“At present, the main beneficiaries of this growth are mostly in the services sector as the growing manufactures are relatively newer in terms of employing people; this points out the reality that there is a strong upside to these industries. The sustenance of this growth will depend on how the private sector will take on the slack once government slows down infrastructure expenses. All told, the current figures validate the fundamental strength of the economy and its difference from its peers. The weakness of the agriculture sector is already factored in for a possible full year growth of 7%. Diversification of the conglomerates and the inclusion of agriculture in its portfolio remain the order of sustainability. This is the way to create new jobs faster than the current job expansion and it is then the route to inclusive sustainability, what a long term investor is looking for.”
– Alivn P. Ang, PhD – President of the Philippine Economic Society & Professor of Economics
“The stronger than expected 2Q13 GDP of 7.5% is a reflection of the momentum of the continuing growth of the country. With private and public spending as the driver coupled with the pickup of investments, the multiplier effects of this should be bullish signs for stocks and property over the medium to long term. The sharp weakness we have been experiencing in the stock market due to external events heightens the chances to allow investors to participate at more opportunistic levels in solid companies that can only benefit from this economic growth.”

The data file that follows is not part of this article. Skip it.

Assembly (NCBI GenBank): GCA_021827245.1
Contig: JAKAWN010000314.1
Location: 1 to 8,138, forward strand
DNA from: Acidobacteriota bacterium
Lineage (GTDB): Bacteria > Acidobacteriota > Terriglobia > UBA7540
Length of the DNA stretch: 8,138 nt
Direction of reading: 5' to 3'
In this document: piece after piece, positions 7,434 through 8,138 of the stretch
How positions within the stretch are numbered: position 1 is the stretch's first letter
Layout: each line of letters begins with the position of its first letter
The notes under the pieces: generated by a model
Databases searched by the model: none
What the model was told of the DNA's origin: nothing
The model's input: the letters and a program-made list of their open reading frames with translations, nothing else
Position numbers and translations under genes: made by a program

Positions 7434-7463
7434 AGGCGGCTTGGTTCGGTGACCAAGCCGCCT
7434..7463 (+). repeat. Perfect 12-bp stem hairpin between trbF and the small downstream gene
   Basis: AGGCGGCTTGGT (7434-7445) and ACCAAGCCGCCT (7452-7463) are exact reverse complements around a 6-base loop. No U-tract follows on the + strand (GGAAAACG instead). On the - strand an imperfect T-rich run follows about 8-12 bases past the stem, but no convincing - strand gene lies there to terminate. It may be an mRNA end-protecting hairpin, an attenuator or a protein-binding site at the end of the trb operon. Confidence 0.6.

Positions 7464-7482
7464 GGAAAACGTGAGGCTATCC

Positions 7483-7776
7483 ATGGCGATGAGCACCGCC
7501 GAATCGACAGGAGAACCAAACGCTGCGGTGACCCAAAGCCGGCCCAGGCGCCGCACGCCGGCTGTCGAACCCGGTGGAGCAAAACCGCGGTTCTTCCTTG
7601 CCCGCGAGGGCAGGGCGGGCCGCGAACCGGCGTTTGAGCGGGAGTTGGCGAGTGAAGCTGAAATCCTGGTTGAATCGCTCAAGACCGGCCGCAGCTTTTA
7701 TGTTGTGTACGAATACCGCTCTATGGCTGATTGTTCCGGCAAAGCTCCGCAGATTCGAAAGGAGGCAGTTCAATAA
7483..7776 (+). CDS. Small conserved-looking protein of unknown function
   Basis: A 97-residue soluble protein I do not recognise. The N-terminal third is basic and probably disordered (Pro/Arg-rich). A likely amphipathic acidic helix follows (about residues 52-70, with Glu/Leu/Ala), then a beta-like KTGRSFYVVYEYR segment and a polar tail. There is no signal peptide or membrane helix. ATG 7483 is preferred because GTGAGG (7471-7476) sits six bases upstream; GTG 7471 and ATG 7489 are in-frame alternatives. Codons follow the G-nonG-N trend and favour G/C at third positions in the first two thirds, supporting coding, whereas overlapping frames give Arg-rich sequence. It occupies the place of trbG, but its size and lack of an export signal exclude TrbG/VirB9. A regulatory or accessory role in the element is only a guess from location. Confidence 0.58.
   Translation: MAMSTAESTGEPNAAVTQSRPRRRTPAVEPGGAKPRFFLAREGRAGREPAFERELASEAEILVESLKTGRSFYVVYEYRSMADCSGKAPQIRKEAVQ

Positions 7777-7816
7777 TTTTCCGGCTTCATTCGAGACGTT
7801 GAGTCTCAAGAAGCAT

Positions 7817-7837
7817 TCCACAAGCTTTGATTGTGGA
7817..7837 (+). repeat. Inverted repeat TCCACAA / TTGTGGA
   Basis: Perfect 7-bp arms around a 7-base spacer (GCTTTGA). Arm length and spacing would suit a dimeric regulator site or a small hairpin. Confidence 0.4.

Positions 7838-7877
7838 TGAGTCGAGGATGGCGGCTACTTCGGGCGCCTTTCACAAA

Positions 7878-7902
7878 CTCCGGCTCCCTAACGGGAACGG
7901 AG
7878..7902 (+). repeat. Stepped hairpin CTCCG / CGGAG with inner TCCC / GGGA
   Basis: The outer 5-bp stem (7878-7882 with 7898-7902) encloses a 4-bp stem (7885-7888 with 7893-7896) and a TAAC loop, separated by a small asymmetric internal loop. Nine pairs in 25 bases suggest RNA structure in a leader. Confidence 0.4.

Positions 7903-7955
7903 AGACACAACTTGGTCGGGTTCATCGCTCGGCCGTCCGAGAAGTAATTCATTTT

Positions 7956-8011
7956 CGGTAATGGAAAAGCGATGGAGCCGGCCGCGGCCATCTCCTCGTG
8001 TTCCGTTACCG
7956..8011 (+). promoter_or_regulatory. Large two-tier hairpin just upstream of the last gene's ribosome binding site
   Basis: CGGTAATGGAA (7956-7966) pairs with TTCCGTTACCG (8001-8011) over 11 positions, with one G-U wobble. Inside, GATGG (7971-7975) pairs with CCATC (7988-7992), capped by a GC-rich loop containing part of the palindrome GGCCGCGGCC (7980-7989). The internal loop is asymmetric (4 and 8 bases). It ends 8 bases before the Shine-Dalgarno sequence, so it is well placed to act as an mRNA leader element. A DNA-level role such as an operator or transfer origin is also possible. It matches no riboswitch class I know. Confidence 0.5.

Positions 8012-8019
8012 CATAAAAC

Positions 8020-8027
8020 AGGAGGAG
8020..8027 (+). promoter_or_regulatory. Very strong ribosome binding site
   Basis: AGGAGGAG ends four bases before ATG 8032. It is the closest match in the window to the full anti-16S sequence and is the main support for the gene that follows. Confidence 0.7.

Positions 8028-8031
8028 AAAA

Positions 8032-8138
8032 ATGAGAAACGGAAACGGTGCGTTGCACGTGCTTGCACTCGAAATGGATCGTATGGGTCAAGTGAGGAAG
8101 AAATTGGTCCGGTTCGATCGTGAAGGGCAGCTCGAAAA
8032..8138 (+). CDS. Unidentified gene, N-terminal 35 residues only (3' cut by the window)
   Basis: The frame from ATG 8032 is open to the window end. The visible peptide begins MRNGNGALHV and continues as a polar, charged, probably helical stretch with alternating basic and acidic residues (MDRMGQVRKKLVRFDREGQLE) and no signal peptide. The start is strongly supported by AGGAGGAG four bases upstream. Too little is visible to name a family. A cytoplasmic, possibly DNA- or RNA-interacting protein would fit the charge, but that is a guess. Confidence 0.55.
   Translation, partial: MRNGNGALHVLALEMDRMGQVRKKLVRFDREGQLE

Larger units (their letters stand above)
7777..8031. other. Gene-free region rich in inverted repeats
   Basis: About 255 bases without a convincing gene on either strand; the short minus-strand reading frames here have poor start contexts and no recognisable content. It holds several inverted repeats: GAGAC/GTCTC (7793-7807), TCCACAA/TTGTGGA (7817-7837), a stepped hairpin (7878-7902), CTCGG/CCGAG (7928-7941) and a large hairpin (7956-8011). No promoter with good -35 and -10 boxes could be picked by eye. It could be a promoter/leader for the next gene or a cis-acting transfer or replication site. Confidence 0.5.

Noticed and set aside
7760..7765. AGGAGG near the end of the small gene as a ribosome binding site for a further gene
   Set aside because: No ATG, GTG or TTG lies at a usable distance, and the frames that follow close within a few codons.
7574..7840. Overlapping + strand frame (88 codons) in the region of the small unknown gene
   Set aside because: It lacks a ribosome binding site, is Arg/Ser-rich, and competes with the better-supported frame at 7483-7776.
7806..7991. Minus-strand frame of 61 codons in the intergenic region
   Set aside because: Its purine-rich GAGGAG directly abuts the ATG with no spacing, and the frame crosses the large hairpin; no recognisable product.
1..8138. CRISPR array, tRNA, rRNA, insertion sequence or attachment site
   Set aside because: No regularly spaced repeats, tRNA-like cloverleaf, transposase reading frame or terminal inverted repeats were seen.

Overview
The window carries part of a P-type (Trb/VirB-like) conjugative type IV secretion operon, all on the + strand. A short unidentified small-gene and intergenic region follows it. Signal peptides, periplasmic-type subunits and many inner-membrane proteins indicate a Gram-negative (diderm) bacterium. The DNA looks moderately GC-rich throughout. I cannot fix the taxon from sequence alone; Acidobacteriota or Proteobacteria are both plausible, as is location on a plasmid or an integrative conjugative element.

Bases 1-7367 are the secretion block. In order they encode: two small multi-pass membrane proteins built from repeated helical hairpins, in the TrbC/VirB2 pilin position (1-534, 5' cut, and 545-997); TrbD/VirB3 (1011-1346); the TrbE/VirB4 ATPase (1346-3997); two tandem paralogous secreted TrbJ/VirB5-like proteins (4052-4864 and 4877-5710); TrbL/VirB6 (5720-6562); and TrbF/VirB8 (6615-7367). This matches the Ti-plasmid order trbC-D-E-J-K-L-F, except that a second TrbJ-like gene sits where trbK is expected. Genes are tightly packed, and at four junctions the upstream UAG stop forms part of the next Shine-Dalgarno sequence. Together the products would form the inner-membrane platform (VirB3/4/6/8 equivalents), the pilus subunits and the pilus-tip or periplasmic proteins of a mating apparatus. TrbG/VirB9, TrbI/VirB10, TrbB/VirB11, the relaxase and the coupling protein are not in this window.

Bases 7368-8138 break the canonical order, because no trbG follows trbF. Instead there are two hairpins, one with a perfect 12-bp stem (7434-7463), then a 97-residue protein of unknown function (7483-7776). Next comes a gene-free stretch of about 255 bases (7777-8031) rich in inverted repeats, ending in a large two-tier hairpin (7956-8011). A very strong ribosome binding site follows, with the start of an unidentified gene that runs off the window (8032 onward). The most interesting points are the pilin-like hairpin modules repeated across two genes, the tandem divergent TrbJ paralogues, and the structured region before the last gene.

– Marvin V. Fausto, Chief Investment Officer of BDO
“The fundamentals of the Philippine economy have been really good, are still good and will continue to be good for years to come. The Q2 GDP result was just a reflection of how good our country has performed! As other ASEAN economies have slowed down, the Philippines showed how good and resilient it is as our nucleus is domestically driven compared to our peers. This makes our economy the top 5 best in the world!”
“Looking at Philippine stocks, this validates the surge in our markets over the past few months. It shows that the growth in our market is not just a fluke but is headlined by companies that are really earning. This means that our favorite stocks can be bought at an even cheaper price.”
“Does this mean that the stock market will be severely bullish for the next quarter because of this? We have to take into consideration that the GDP is lagging compared to the stock market, and that the stock market now is bearish in sentiment with a lot of foreign selling due to the recovering economy of America. Since the market is sentiment based, we will see a shift in the market to go up once we see the foreign funds stop selling and start buying again. Since they [foreign funds] comprise a huge chunk of money and they sell in huge bolts, they have a heavy say in where the direction is going. I dream of a day when I would see more and more locals investing in our market that we would not be as affected as we are now. I believe that time is coming and is about to come.”
“If you are a person who looks at value and growth this may be a time for you to buy and position yourself as prices are relatively cheaper. They are bound to go up after the sentiment shifts but there may be more waiting involved. If you are a person who follows the trend and sentiment, it may be good to eye stocks that have great value and come in once the trend has shifted & goes up. Cash is king for you at this point.”
“All in all, our GDP again had beaten estimates and beats foreign targets, in spite of news here and there about politics and scams. Investing is still more fun in the Philippines.”
– Marvin P. Germo, author of Stock Smarts and Financial Planner